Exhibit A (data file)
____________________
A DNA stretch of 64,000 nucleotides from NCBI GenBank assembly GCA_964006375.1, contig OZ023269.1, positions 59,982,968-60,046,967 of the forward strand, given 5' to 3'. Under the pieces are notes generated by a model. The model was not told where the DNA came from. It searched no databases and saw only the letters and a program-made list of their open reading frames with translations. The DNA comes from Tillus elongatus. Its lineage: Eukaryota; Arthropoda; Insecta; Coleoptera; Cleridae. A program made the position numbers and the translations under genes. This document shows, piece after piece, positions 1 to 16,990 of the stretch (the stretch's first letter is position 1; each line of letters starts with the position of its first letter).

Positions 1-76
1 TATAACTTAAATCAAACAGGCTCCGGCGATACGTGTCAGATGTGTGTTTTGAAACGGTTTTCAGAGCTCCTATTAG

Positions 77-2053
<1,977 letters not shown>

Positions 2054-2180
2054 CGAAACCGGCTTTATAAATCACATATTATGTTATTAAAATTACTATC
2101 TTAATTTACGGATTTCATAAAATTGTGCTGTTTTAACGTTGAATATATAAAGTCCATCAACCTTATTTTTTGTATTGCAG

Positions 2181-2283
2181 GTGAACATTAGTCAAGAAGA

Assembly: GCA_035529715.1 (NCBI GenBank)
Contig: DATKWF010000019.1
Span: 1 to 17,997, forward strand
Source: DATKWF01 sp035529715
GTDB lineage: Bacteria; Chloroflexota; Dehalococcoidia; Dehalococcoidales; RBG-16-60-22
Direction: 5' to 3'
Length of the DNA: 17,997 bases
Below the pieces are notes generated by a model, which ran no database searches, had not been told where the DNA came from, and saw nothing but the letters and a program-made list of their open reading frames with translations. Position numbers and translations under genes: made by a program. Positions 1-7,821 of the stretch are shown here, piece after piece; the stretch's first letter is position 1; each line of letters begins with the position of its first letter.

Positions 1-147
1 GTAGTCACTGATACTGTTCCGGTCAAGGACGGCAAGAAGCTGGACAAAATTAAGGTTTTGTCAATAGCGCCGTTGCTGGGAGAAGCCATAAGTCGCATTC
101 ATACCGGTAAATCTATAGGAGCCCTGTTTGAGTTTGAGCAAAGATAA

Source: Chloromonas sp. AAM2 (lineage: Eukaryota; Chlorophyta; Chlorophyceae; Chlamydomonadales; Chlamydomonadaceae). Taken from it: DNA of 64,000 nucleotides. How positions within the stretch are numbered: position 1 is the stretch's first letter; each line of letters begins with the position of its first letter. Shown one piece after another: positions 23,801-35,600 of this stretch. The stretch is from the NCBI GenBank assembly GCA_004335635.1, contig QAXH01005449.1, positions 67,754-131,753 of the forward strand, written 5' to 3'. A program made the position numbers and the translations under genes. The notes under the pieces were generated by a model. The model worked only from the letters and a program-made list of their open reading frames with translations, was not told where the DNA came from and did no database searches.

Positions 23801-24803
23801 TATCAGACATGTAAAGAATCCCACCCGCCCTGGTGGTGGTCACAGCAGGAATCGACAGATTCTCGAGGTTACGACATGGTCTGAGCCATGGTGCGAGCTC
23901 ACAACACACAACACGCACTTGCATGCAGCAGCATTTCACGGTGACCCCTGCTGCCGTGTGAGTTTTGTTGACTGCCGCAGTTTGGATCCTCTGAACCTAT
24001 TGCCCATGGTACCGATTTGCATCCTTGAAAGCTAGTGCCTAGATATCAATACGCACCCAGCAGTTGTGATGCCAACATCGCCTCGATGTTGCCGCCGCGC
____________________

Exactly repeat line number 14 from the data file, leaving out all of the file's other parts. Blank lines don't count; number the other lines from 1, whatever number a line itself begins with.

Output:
Source: DATKWF01 sp035529715